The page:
A new report assessing the current state of global biodiversity has found that humanity is having a “unprecedented” effect on the natural world. More than 1 million animal and plant species are already threatened with extinction, and the authors note that, unless we make immediate changes, the losses will be catastrophic.
The report comes from the UN’s Intergovernmental Science-Policy Platform on Biodiversity and Ecosystem Services (IPBES). It is the most comprehensive assessment of Earth’s ecosystems, and it was a massive undertaking. The report has more than 140 authors, sums the findings of nearly 15,000 scientific papers, and the final version will be over 1,500 pages long.
This week, IPBES released a 40-page summary of the document highlighting the key findings for policymakers and media representatives. Along with the release, Sir Robert Watson, the panel’s chair and a professor of environmental sciences at the University of East Anglia, noted that the report highlights exactly how dire our situation is. “The health of ecosystems on which we and all other species depend is deteriorating more rapidly than ever. We are eroding the very foundations of our economies, livelihoods, food security, health and quality of life worldwide,” he said.
Yet, Watson’s message was also one of hope. In his closing remarks, he noted that there is time yet for change. “The Report also tells us that it is not too late to make a difference, but only if we start now at every level from local to global. Through ‘transformative change,’ nature can still be conserved, restored and used sustainably ,” he said.
Yet, the keywords here are “transformational change.” It will not be enough to make slight alterations. In order to avoid a continued downward spiral, we need to secure immediate, widespread systems change. Here, we’ve summed what those key changes are.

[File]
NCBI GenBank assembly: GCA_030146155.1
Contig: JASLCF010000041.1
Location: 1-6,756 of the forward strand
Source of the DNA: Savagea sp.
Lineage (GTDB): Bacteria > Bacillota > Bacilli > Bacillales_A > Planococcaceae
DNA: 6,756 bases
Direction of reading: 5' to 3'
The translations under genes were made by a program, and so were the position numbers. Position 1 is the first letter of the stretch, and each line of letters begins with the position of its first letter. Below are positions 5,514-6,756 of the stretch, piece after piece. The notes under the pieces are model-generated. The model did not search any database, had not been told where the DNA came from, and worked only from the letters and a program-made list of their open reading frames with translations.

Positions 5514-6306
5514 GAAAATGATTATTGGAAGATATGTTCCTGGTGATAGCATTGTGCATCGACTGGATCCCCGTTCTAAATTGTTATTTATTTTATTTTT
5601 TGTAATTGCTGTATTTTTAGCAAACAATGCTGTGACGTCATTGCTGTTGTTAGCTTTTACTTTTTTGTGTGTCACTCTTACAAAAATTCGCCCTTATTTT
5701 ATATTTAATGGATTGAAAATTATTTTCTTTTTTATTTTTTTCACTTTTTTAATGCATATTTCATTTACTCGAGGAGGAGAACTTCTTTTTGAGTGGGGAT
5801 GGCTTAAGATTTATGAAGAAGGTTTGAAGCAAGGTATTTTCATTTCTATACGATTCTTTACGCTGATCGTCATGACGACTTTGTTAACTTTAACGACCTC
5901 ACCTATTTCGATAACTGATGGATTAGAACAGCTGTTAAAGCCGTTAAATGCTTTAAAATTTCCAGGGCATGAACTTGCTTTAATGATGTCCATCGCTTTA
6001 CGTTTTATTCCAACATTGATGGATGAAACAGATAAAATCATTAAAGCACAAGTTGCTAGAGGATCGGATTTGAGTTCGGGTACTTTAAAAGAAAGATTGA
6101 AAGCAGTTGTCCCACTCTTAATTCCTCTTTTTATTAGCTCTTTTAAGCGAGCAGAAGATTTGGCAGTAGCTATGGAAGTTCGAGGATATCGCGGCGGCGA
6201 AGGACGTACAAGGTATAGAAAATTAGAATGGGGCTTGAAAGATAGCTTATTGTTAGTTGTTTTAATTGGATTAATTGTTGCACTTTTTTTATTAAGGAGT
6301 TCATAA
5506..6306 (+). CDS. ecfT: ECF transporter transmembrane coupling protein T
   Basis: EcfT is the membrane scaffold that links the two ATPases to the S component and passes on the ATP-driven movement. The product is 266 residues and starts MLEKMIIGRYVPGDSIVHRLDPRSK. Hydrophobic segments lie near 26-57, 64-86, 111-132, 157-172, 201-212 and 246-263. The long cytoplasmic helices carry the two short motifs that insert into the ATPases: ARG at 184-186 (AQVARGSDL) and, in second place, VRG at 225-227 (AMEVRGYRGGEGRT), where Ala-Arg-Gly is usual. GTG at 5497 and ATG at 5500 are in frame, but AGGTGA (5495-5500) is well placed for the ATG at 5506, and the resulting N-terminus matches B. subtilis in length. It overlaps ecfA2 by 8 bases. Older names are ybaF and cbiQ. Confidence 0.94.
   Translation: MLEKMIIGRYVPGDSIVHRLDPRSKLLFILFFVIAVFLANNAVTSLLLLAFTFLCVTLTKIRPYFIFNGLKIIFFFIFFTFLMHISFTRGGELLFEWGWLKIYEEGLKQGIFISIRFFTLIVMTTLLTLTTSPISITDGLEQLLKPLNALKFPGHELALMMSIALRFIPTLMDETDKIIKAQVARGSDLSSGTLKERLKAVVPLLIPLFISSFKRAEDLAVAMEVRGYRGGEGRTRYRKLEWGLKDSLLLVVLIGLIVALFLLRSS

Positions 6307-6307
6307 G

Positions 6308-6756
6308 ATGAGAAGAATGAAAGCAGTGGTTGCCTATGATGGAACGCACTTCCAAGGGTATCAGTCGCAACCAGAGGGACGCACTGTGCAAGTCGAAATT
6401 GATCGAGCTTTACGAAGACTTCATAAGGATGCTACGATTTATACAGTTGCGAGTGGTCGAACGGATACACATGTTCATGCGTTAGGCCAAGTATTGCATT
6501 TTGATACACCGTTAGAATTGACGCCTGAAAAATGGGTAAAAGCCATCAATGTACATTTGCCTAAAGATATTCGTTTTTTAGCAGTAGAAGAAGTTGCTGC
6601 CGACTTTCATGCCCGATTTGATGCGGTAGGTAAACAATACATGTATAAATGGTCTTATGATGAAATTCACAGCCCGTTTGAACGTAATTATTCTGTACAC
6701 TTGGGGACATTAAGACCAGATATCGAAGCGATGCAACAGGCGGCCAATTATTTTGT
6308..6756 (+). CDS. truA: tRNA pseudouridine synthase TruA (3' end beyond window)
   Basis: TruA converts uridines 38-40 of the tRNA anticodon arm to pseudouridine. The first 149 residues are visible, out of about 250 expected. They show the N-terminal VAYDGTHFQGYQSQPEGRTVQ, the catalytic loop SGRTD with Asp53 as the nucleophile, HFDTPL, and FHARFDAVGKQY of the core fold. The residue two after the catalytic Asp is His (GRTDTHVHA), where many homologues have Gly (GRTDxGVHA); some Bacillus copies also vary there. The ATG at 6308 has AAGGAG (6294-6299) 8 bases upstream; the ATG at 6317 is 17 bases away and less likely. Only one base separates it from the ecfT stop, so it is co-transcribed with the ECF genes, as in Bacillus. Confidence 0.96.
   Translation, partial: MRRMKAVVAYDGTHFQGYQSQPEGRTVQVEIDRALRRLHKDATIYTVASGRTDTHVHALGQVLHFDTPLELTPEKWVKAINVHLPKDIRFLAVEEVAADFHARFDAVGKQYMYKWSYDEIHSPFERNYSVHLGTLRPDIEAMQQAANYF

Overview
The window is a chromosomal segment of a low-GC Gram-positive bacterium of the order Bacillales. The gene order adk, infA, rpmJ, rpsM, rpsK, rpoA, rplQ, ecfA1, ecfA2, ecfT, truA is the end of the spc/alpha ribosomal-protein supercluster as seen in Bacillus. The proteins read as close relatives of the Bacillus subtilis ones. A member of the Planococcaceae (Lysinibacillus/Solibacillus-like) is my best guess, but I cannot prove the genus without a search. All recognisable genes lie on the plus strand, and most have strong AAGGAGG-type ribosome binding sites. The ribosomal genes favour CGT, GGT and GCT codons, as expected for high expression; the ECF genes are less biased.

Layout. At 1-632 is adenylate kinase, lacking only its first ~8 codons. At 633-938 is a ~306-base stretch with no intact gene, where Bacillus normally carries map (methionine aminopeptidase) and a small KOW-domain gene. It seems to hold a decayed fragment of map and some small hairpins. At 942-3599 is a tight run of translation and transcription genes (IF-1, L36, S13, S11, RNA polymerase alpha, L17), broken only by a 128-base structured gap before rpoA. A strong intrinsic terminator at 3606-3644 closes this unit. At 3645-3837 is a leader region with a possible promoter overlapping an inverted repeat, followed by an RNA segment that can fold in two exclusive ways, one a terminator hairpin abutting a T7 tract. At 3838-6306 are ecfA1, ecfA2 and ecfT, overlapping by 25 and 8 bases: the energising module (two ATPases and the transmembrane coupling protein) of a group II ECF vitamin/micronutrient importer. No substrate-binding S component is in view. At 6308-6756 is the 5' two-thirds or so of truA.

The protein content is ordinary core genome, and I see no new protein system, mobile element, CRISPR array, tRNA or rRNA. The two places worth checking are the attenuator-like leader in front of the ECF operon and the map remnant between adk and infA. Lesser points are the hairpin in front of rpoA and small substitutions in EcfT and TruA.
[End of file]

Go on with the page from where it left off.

1. Commit to change across all levels of industry and government
The report notes that the first step to restoring the natural world is for decision makers across all levels of business and government to commit to sustainable practices. By incorporating environmental considerations into all levels of planning and decision-making, and by mainstreaming biodiversity within and across all sectors (tourism, agriculture, fishing, mining, etc.), the authors note that we can begin to secure more lasting changes.
This work will require leaders in industry and government to more effectively enforce existing policies as well as reform and remove harmful policies and subsidies. For example, governments must remove subsidies and tax systems that cause environmental harm, like subsidies for organic fisheries, and incentivize systems that support nature and its contributions to people, like marine reserves.
However, the authors are clear that this is just the first step on a much longer path to impactful and lasting change. In order to effectively address the root causes of biodiversity loss, major shifts will need to be made to the social, economic, and technological structures within and across nations
2. Promote inclusive governance and knowledge sharing
Before any new approaches can be adopted or deployed, the report states that we need to have a robust conversation that includes all stakeholders — indigenous peoples, local communities, corporate leaders, policymakers, and so on. The authors note that, by incorporating the knowledge and value systems of multiple stakeholders, we enhance the legitimacy and effectiveness of our environmental policies. In short, the only way we can secure lasting change is if everyone agrees to the terms.
Summing the overall point, the authors note that this means “recognizing and enabling the expression of different value systems and diverse interests while formulating and implementing policies and actions....to generate novel ways of conceptualizing and achieving transformative change."
3. Adopt inclusive solutions